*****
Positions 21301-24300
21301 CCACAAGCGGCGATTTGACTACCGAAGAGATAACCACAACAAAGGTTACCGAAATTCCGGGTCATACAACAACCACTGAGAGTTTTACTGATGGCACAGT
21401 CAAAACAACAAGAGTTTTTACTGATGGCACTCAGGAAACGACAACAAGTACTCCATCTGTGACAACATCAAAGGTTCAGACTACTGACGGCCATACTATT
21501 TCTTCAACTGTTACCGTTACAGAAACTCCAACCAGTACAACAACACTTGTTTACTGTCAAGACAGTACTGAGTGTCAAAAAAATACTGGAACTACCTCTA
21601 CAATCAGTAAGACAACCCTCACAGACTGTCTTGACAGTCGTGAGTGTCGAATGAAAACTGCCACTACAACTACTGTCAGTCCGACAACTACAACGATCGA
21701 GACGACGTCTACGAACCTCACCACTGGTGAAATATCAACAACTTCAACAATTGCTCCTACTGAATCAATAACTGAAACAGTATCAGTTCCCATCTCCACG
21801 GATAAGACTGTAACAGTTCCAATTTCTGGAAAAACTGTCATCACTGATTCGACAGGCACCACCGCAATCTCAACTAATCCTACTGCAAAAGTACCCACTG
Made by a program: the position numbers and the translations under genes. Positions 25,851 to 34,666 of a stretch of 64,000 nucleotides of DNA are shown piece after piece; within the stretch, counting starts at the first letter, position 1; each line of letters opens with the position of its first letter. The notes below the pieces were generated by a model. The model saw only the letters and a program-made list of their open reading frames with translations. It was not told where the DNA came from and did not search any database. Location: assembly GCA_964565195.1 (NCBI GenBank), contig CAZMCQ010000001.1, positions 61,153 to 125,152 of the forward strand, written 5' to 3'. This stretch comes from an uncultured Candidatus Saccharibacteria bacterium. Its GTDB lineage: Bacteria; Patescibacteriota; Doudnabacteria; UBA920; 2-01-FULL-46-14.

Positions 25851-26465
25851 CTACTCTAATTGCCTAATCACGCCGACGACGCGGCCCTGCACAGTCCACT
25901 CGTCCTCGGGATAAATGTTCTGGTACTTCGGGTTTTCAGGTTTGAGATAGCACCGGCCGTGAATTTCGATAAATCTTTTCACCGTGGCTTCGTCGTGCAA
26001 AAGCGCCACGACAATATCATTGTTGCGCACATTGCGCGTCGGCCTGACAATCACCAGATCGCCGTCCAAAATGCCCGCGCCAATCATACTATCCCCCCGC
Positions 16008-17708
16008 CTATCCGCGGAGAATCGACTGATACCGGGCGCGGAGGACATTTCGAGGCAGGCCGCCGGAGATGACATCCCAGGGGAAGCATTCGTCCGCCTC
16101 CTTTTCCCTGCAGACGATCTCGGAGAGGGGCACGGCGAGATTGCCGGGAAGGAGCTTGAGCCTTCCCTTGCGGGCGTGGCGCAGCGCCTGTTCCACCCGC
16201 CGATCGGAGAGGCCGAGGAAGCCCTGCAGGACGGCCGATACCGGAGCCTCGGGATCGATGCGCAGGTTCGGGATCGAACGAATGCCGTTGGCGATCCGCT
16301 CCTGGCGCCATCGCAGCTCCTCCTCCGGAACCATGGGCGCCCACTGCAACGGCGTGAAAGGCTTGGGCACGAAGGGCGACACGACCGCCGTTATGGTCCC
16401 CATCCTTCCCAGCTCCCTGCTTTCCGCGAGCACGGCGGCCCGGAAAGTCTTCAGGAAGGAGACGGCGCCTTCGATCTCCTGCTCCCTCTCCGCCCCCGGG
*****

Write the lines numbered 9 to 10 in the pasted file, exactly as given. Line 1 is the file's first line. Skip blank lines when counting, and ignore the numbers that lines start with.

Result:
Positions 25851-26465
25851 CTACTCTAATTGCCTAATCACGCCGACGACGCGGCCCTGCACAGTCCACT